Michael Billig presents a major challenge to orthodox conceptions of nationalism in this elegantly written book. While traditional theorizing has tended to the focus on extreme expressions of nationalism, the author turns his attention to the everyday, less visible forms which are neither exotic or remote, he describes as `banal nationalism'. The author asks why people do not forget their national identity. He suggests that in daily life nationalism is constantly flagged in the media through routine symbols and habits of language. Banal Nationalism is critical of orthodox theories in sociology, politics and social psychology for ignoring this core feature of national identity. Michael Billig argues forcefully that wi

National Identity in the World of Nations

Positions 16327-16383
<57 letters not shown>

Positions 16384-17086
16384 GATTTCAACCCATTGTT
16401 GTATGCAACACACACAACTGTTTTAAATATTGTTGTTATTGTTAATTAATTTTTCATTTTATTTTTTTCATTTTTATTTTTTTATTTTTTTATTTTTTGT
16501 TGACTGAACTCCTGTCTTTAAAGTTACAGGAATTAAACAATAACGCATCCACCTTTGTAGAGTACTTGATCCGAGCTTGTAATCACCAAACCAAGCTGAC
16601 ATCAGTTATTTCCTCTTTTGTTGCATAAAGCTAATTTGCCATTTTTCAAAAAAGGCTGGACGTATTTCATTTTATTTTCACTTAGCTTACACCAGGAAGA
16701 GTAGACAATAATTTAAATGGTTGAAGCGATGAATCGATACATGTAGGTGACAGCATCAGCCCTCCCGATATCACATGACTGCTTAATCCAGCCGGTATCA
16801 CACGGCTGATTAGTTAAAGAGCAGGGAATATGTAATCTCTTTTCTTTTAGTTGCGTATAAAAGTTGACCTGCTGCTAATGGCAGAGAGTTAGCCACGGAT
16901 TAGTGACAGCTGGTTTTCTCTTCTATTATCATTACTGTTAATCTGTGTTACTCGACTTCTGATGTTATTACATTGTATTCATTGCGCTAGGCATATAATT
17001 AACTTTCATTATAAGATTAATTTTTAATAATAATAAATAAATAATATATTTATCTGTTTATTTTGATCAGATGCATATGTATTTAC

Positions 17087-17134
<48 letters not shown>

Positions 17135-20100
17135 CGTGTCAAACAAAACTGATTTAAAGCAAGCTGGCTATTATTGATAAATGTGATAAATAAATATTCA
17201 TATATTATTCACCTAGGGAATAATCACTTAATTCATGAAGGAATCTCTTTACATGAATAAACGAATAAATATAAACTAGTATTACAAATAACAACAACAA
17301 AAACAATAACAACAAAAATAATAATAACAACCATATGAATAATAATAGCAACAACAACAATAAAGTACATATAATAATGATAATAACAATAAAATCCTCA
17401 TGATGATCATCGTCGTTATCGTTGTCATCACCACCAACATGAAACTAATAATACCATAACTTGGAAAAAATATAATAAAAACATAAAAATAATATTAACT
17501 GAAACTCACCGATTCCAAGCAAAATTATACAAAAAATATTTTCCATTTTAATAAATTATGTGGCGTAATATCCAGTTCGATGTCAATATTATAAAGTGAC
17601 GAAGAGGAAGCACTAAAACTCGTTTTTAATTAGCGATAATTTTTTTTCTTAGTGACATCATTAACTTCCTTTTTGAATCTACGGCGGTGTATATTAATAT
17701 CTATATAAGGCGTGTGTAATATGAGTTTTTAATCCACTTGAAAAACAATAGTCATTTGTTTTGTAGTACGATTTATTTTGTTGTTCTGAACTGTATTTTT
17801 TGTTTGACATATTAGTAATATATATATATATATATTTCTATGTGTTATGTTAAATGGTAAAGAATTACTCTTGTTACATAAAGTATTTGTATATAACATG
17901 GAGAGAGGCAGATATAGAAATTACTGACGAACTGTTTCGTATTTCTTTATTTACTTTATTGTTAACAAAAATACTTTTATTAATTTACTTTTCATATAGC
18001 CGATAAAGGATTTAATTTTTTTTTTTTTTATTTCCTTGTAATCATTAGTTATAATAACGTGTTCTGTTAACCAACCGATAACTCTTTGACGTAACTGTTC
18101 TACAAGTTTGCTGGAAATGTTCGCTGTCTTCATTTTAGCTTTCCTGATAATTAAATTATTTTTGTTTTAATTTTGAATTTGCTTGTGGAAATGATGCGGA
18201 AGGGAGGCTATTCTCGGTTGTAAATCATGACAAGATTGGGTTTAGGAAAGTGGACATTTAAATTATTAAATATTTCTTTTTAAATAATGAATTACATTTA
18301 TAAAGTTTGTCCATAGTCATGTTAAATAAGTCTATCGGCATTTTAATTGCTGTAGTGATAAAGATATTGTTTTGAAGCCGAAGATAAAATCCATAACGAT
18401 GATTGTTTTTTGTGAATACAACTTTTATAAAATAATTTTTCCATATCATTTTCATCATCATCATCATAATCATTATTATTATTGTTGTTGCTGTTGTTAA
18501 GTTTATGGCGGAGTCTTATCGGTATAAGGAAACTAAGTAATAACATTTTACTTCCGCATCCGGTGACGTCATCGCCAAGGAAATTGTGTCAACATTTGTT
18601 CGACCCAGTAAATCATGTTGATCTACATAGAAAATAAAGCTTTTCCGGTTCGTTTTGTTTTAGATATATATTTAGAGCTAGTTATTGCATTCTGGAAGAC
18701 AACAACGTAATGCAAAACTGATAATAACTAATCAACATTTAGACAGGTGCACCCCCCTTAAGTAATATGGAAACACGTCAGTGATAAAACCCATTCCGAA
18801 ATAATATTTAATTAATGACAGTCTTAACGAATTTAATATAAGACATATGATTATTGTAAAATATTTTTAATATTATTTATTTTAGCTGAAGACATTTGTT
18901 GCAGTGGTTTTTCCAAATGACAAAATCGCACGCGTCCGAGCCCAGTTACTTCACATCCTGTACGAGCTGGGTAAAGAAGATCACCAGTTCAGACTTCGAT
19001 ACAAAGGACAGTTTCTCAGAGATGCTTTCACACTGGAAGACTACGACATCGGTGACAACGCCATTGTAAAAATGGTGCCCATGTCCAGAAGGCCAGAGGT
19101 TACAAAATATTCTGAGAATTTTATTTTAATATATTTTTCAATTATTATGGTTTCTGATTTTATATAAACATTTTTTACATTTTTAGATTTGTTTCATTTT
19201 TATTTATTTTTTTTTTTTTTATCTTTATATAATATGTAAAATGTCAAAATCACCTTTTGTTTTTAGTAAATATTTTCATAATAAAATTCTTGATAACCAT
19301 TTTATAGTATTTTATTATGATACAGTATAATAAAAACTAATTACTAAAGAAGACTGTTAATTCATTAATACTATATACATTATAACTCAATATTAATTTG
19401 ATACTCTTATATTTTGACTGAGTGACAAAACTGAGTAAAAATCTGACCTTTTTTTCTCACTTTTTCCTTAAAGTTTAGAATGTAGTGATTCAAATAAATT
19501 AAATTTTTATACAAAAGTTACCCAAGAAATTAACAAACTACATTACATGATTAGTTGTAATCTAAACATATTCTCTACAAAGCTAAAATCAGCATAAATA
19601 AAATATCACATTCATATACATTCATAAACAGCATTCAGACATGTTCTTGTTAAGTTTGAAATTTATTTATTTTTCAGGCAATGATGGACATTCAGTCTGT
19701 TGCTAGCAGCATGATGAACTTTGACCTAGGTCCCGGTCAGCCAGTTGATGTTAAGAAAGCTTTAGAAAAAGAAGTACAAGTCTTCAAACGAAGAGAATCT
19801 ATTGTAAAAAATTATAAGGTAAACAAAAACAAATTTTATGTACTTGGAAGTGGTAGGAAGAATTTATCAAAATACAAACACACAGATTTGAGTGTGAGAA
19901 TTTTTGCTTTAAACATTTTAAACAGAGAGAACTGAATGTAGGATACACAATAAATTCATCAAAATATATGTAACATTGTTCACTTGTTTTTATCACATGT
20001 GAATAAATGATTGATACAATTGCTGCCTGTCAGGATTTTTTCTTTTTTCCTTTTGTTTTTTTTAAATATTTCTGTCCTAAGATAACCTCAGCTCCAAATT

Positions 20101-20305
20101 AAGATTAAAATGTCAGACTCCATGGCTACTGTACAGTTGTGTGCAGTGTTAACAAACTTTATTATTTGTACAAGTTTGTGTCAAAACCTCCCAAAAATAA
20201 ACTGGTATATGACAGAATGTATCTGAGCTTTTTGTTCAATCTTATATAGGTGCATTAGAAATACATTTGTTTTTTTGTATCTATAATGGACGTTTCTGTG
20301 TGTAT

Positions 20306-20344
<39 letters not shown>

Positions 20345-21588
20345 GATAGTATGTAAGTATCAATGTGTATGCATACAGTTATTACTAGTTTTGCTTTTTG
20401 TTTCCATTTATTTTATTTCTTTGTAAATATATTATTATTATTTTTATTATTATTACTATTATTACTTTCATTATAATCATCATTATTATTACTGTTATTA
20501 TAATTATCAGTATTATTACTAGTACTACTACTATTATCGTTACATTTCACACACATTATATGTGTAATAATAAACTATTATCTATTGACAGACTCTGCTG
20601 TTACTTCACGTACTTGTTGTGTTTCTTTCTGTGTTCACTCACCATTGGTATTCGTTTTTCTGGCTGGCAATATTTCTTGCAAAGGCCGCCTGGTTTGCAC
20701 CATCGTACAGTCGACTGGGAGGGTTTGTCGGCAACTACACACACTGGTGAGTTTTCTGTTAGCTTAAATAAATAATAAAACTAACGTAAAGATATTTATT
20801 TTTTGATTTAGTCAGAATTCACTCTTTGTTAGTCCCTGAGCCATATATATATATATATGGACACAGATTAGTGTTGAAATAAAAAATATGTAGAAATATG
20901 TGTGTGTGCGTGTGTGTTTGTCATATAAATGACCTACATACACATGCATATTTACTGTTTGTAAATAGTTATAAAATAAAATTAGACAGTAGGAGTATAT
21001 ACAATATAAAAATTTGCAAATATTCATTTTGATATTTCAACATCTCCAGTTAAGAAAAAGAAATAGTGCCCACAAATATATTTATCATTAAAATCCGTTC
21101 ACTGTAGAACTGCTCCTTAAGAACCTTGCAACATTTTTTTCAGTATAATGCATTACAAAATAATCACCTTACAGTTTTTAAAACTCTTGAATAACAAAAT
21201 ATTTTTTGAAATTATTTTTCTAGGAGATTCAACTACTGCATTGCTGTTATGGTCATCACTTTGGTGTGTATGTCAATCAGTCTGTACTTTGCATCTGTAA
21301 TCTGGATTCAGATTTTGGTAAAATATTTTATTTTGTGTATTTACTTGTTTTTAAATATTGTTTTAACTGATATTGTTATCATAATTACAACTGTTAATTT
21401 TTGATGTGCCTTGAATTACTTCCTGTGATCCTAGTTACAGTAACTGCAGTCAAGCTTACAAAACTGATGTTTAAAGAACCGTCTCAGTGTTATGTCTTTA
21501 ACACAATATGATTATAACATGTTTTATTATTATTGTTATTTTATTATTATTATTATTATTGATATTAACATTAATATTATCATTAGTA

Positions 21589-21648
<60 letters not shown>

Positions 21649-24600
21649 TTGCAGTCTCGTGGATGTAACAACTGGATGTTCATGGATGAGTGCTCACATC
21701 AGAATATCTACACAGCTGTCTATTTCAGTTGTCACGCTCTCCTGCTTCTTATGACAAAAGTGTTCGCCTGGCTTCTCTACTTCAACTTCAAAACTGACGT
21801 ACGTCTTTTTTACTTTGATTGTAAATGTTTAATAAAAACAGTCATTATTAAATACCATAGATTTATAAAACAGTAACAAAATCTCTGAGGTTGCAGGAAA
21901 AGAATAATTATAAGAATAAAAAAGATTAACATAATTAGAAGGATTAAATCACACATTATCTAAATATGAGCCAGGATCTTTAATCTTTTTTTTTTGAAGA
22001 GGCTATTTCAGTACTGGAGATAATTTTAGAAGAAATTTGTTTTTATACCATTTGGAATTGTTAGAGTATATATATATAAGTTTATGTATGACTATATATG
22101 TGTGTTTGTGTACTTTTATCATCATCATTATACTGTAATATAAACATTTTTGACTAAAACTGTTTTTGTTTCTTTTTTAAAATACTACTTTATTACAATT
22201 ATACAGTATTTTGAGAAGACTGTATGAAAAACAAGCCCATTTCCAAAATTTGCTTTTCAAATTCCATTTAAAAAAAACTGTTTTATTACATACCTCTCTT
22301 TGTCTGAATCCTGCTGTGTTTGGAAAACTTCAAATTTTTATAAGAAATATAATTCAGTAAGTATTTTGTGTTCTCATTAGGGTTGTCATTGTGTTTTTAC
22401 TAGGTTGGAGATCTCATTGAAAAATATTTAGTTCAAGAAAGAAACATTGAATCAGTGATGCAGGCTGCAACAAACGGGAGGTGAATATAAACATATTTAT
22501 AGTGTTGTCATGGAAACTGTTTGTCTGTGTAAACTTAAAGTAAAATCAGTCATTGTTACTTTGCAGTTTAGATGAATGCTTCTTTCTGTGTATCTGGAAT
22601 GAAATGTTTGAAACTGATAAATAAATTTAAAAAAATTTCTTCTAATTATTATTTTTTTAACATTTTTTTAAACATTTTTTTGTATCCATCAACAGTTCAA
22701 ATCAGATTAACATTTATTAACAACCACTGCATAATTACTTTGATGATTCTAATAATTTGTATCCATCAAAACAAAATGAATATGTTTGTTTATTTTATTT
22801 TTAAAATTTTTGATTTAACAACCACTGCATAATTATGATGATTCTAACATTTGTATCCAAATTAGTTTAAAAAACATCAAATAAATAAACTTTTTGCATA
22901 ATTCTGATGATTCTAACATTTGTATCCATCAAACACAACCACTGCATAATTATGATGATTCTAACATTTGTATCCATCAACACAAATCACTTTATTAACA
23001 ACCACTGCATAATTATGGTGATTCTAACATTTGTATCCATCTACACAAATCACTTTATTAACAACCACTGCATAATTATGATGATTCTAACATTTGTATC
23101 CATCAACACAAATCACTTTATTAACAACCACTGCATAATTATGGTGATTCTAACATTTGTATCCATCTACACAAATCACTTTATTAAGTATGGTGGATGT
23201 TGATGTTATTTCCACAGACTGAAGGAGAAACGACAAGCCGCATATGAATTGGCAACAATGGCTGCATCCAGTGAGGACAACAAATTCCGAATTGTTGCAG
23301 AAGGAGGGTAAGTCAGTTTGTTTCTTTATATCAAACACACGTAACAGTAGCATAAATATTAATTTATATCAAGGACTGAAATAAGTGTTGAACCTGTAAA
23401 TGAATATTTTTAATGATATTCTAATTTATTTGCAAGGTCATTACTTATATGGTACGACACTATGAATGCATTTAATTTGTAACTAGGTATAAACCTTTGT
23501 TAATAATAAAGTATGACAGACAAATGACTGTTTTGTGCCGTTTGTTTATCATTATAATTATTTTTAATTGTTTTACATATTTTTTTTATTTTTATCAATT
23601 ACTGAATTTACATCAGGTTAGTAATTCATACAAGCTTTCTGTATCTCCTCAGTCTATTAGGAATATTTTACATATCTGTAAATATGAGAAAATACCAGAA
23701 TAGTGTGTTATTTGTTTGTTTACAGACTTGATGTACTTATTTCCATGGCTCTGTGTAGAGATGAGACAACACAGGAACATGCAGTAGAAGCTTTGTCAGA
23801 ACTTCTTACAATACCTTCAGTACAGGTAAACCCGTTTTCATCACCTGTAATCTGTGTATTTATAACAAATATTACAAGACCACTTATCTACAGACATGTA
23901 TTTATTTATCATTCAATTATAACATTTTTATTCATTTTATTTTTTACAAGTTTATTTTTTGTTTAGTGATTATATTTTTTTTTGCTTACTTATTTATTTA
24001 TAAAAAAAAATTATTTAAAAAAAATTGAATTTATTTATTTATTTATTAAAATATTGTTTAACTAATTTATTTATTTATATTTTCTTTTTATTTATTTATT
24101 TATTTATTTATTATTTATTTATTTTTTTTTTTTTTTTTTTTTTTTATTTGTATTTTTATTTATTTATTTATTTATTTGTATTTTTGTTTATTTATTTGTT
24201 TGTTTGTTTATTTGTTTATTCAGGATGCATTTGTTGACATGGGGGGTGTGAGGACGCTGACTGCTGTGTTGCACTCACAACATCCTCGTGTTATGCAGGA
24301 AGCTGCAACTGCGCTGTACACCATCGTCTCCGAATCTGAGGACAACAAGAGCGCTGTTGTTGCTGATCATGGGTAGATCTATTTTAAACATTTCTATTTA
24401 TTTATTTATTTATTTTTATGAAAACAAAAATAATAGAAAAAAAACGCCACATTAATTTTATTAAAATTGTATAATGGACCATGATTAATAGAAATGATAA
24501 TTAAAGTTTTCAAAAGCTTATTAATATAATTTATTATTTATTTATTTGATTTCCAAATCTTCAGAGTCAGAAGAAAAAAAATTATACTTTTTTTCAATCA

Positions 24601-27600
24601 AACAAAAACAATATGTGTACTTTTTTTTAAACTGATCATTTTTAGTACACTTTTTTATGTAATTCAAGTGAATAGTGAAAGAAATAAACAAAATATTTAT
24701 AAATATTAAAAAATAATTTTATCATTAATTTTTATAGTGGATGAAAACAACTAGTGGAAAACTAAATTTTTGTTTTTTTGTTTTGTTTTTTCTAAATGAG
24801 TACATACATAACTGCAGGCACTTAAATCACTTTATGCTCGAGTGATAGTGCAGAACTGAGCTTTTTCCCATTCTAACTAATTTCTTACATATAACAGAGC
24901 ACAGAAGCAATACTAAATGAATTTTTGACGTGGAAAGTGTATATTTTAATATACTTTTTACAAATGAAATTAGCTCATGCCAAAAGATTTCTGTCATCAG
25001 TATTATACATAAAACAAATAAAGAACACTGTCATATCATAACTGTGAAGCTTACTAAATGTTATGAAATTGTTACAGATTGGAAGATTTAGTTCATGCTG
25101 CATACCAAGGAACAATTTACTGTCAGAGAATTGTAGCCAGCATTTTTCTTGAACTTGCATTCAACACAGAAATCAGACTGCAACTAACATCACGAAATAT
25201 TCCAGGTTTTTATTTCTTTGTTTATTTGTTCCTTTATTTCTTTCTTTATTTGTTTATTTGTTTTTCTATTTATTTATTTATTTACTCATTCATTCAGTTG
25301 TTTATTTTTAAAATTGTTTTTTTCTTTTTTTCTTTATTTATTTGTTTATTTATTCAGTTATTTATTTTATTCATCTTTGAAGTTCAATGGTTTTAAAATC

National Identity in the World of Nations

National identity in the world of nations

It is easy to think that the problems of nationalism come down to issues of ‘identity’. So much about nationalism seems, at first sight, to be explained by ‘identity’. To be German or French is, psychologically, to have a German or French ‘identity’; nation-states are being threatened by the search for ‘identities’; patriotic ceremonies strengthen the sense of national ‘identity’; ‘identity politics’ is a reaction to a crisis of modern ‘identity’; and so on. ‘Identity’ seems to provide familiar diagnoses and explanations. As John Shotter has written, “ ‘identity’ has become the watchword of the times” (1993a, p. 188).

The watchword, however, should be watched, for frequently it explains less than it appears ...

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